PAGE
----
Questions For ASQ's World Conference on Quality and Improvement

QuestionsForLiving interview with Michael J. Dzick February 13th, 2012 regarding American Society for Quality (ASQ)'s World Conference on Quality and Improvement

QuestionsForLiving: Are there specific questions that the American Society for Quality (ASQ)'s leaders have asked themselves over the years that have contributed to the success, development, and growth of ASQ? If so, what are some of these questions?

Michael J. Dzick: As an organization, we have questions that we routinely ask as part of a situational analysis we conduct every year. In this process, a S.W.O.T. analysis is conducted and is leveraged as one of the main tools that we use to determine where we are and where we need to go. This tool forces us to ask ourselves four key questions, including:

  • What are our Strengths?
    • What advantages do we have?
    • What do we do better than anyone else?
    • What do our members and customers see as our strengths? 
  • What are our Weaknesses?
    • What could we be doing better?
    • What should we avoid?
    • What are our members, customers, and potential customers likely to see as weakness?
  • Where are our Opportunities? 
    • What opportunities have we identified?
    • What trends are we seeing?
  • What are our Threats?
    • What obstacles do we face?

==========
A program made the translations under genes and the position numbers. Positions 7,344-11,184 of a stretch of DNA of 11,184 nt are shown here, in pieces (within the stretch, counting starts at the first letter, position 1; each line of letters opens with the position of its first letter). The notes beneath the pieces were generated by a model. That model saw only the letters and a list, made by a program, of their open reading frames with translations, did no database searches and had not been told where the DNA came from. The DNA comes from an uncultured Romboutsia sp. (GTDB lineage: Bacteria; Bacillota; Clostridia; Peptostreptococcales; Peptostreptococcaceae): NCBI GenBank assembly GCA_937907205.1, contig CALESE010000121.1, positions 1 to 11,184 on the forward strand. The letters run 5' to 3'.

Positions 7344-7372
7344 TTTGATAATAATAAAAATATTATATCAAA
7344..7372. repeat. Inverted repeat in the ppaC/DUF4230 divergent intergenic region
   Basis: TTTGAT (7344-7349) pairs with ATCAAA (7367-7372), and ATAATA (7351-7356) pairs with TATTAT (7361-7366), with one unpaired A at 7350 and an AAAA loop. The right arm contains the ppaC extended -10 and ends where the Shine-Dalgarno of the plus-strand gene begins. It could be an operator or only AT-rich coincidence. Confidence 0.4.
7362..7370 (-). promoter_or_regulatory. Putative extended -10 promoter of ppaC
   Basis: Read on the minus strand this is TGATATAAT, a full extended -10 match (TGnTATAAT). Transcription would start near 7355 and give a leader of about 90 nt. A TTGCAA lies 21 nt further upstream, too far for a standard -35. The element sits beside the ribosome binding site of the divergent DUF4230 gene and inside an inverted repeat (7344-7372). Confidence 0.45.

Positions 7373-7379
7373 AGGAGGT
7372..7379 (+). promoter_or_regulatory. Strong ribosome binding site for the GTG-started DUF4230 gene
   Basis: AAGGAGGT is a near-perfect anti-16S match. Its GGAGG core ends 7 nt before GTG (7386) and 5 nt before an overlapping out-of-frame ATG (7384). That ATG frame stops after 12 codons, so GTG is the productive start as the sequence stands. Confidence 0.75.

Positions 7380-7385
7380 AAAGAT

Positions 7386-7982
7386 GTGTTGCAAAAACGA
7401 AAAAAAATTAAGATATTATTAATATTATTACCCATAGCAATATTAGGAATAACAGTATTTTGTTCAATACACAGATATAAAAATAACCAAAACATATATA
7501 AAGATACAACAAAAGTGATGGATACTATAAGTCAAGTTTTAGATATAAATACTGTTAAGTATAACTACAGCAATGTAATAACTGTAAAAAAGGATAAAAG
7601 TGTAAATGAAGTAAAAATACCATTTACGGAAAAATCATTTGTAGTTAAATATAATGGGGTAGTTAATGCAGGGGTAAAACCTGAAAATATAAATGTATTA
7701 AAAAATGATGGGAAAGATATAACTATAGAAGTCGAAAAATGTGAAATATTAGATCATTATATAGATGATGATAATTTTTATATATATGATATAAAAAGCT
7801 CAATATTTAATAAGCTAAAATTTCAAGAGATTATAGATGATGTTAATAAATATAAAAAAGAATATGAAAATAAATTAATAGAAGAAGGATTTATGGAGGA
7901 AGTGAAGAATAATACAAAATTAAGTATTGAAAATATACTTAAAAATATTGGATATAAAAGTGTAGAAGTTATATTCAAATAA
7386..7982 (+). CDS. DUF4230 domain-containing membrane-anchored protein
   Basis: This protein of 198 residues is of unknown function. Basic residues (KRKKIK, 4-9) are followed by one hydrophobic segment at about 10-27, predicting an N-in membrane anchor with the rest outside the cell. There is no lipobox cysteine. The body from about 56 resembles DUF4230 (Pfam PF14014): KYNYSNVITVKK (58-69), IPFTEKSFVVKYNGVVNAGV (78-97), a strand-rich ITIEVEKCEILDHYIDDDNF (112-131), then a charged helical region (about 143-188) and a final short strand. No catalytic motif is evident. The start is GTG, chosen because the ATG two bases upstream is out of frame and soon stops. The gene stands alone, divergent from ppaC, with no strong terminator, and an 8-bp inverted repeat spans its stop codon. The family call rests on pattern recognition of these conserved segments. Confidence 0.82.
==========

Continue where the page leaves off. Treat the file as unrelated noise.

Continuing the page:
• What are our competitors doing?
    • What changes/new developments exist that we’re not addressing?

Using this tool and this approach provides us with direction on where to go next. It’s a tool that is used by the organization extensively and one that I leverage for our work on our annual conference. 

QFL: What are some specific questions that ASQ's leaders currently ask themselves, in the creation, design, and operation of the World Conference on Quality and Improvement that contributes to the overall quality and success of the event?

Dzick: About 6 years ago, we took a step back and tried to take a fresh look at our annual event.  At the time, ASQ had been hosting the event for more than 60 years and my position as the lead of the conference had just been created. Many members of the conference team were new, and some where brand new.  With this as the setting, the first thing we did was to try to capture and document our current practices so that we could answer the question, “What exactly are we currently doing?”

It seems simple, but as we went through the exercise of documenting what we do, it became evident that we were making a lot of assumptions and that there was a lot we didn’t know. So, from that, we started to focus a lot on eliminating our assumptions. To do that, we focused on two main questions:  “What do we think?” and “What do we know?” It took more than a year to complete the documenting and analysis, but the understanding we gained was critical to the success we achieved. Within 5 years we were able to double our overall satisfaction, and we also made significant gains each year in the surplus that we were able to achieve from this event. The work we did to understand what we were doing, why we were doing it, what we actually knew, and what we only thought we knew, has given us much more clarity and direction. We now have a better understanding of who comes to our event, why they come, what they like, what they don’t like, and what they’re looking for.